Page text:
What do you prefer? Play at festivals like this one (Wave Gotik Treffen) or smaller club gigs?
- "It's a big difference. It's more personal if you play at clubs and when you play alone, because then everyone that are there have come just for you, and you can say "Hey, everyone that are here is here for me!". But when you playing at festivals, people go "What's this band?". Festivals, especially the Wave Gotik Treffen is a great opportunity to be introduced. People are coming from all around the country and from all around the world and they have a chance to see us. If there are just a gig a person from Japan can't afford to go to Germany, but when he wants to see many, many bands at one place he can go to the Wave Gotik Treffen and have the opportunity to see all the bands he wants to see. I think it's really cool. On the other side it's more intimate to play at clubs and that's why I prefer it."

You have lots of visual effects and appearances at your gigs. Do you have the same amount at club gigs or is it just at festivals with bigger stages?
- "No, we have more stuff going on when we play at clubs, because then we have more time to set all the things. When we play at festivals it's more difficult because there are so many bands playing before and after you, so we don't have much time to set the fireworks and stuff like that and that's the problem when you are playing at festivals. This was the first time we played an open air gig so we could use some heavier fireworks. It was very cool playing at a big stage and open air, but normally we have more time to prepare everything."

In what way do you feel your visuals improve your music?
- "We think it's very important. We think the music should be seen by the people so we try to make it "real". We like when people leave the concert saying "Wow, that was a cool show, because there were many girls on stage, a great performance and fireworks". We don't like artists with great lyrics and a great message, just standing there on stage with just one guy singing and the other guy stands behind his keyboard. I like to make it stronger in a visual aspect. So when we play live we think about our lyrics and then make them visual."

Tell us a little bit more about Sonja's (performer) appearance.
- "Mostly I write the lyrics and Sonja then have to make them visual. Translate the lyrics and emotions into a performance. So we sit down and talk about it, we show her the lyrics and then she imagine and try this and that with her dance and performing. So her work is to translate the context into a visual performance."

In your latest album and at your performance yesterday, you gave the girls much responsibility to sing and perform without you. Tell us more!
- "I don't like to make the same things all the time. On the new album there are more influences by the girls, so it's quite clear their live performance is stronger than before. They sing without me with their own lyrics and I think it's cool. I like when things are changing and when something is going on at the stage. I think that's better for the audience. As I said before, it's not as boring as it is when one guy just stands there and don't move. We made that decision before the show."

You released 'Angel Dust' a while ago, are you only going to produce Say Y now or will you release another Blutengel album?
- "I work with both projects. I have done some new things for Blutengel, but right now the focus is on producing the new Say Y album. I found them when I saw them live and I thought they were a great band so I said "Ok, do you want a contract?" and they said "Yeah, we want it". And now it's my job to produce them and that's the main focus this year since they want to release their album soon. But I always work with Blutengel and it will be a release this year. It will probably be a MCD or something like that, but it should be something this year. I can't really say when the next album will be released. If not this year it will be during the next year."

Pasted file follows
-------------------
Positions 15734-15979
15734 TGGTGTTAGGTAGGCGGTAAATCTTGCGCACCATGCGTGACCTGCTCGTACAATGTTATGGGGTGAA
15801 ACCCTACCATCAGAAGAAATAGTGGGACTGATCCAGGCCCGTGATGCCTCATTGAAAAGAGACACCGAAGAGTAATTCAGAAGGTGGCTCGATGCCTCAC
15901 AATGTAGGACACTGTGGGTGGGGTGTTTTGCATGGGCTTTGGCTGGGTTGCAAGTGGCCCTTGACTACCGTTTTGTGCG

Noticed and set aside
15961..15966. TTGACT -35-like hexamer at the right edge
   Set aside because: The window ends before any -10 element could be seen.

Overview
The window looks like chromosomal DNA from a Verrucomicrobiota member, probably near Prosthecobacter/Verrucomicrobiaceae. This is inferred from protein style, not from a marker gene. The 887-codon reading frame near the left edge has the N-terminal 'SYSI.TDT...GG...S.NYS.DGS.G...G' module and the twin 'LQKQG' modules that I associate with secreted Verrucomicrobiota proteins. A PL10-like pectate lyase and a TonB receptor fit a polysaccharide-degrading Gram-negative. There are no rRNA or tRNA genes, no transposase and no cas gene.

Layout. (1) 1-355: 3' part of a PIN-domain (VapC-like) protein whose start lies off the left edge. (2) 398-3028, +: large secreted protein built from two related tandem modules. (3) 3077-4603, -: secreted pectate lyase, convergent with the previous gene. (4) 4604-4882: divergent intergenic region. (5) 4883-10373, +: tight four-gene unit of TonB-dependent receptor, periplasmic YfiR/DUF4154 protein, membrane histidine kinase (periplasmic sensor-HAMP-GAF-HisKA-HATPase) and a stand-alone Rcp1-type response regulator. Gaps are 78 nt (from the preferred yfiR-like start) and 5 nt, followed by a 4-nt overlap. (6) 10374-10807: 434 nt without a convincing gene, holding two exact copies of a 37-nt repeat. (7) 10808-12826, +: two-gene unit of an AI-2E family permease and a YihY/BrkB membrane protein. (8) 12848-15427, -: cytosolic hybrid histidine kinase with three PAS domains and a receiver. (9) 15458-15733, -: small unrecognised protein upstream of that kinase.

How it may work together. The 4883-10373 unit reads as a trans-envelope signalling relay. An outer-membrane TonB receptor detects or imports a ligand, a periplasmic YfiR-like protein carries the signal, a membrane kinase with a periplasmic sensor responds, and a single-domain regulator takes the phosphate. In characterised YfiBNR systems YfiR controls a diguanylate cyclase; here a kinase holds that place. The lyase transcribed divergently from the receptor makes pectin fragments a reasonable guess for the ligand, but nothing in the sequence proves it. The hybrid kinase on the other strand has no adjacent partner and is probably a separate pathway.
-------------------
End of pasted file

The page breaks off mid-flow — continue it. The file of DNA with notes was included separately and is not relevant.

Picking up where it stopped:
You do most of your lyrics in English and some of them in German. Allot German bands do all their lyrics in their native tongue, why have you chosen to do them in English?
- "I started to write them in English because I think it's more international and it makes the songs better. I was not sure how to write in German, because sometimes when you write in your own language it sometimes sounds a little bit stupid and simple. Instead you can use strong American words and make it more international. Take a word like "Fuck!", that's a strong word and you can only say it in English and if you say it in another language it don't sound that cool. But I try to mix it and combine it. Some lyrics I can't write in English because it's to intimate so I have to use my own language."

Using just two single words, how would you describe Blutengel?
- "It's a good question. I have to say "Sexy" and "Emotional" do describe the atmosphere."

It's kind of obvious you get allot of inspiration from vampires and from "The World of Darkness". What more sources of inspiration do you have?
- "Life. Most of the lyrics are very intimate. They have to do with my personal emotions, what I thought and what I felt at the time. Everything's points at dark, vampires and angels of course. We have our own picture of angels and we try to put it into the lyrics."

Any last words from Blutengel to our readers?
- "My message to everyone is to be individuals, because some try to be somebody else. I think everyone should find their own individuality and shouldn't copy another person or style."

[font]This interview was made 2003 and initially published on Neurozine.com
Blutengel interview
January 1, 2003
Brutal Resonance

Blutengel

Jan 2003
What do you prefer? Play at festivals like this one (Wave Gotik Treffen) or smaller club gigs?